How To Prep for Summer Guests
With summer travel heating up, now is the time to think about planning the perfect guest room retreat. These ideas will help you go beyond the basic comforts and identify those extra touches that make guests feel at home.
“Your home is the place where you share the best of yourself with others. When your home is open and inviting it creates a mood and emotion that nurture all who enter,” says Jane Schwab, co-author with Cindy Smith of “The Welcoming House: the Art of Living Graciously” (Rizzoli, 2013). Schwab and Smith run the decorating firm Circa Interiors & Antiques, with stores in Charlotte, N.C. and Birmingham, Ala., and were encouraged to write the book by a friend.
The design duo’s philosophy: “A house with an open door is like a friend with an open heart: inviting, generous of spirit, and constant to the core.”
So what should a proper guest room include? They say it is important to remember, “No matter the size of your guest room, just remember that comfort is key and preparation essential.”
Schwab and Smith are fans of those details that make a person feel welcome. “Chocolate and flowers are a special treat for your guest.”
During the summer as temperatures rise, they also recommend “bedside ice and extra water, plenty of towels, a portable fan and the option to control the thermostat.”
In the book, they cover “Guest Room Essentials” which include the basics. “You want to provide your guest with as many comforts of home as possible. Comfortable bed linens with extra pillows, a space to stow a suitcase and a place to hang clothes, a bottle of water, shampoo & lotion, a lamp for reading, and a place to charge electronics.”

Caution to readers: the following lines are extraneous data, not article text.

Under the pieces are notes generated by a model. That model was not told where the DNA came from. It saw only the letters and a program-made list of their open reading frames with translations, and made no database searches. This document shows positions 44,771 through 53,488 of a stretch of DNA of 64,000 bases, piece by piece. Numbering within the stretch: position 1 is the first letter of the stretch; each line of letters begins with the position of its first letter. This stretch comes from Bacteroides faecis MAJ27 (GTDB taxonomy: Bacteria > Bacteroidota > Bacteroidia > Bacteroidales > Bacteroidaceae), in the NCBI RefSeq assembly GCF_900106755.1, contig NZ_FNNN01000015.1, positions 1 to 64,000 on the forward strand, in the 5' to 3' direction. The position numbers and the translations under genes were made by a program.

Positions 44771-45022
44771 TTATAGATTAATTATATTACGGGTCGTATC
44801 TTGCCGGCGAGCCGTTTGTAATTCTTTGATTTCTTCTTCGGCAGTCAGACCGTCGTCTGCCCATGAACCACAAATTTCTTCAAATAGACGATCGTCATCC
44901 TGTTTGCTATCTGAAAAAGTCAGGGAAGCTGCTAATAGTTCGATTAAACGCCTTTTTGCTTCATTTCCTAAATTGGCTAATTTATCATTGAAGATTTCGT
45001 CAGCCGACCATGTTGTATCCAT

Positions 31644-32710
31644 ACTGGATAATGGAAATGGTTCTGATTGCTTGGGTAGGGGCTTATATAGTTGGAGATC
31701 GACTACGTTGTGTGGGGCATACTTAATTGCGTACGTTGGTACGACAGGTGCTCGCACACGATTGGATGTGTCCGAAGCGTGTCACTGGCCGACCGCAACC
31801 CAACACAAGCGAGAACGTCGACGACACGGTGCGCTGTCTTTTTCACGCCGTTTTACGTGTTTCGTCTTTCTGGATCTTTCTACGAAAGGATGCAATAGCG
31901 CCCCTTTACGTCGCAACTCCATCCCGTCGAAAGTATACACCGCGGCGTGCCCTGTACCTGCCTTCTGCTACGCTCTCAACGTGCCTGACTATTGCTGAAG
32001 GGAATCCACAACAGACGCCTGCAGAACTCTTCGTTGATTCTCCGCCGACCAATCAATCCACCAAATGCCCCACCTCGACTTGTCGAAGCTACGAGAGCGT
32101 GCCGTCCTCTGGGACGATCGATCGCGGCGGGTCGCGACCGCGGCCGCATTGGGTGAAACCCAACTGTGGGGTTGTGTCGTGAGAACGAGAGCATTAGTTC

This last consideration is becoming increasingly important. Your home’s Wi-Fi password printed on a card on the nightstand can be a thoughtful touch.
Jim Goslin, director of sales and marketing at the Snow King Resort Hotel and Grand View Lodge in Jackson Hole, Wyo., knows this first hand. A frequent business traveler, Goslin says an inviting guest room is one that provides what he terms “normal comforts” such as “a comfortable bed, a useful desk with lots of space for electronics, and a place to charge a laptop.”
When planning a guest room, taking cues from a favorite hotel can be a wise strategy. At the Snow King Resort, Goslin says, “The key thing we try to create is a real experience, a local experience.”
Giving guests a taste of local history can help make a visit memorable. Printing out a list of nearby activities can be a way to give guests a sense of place.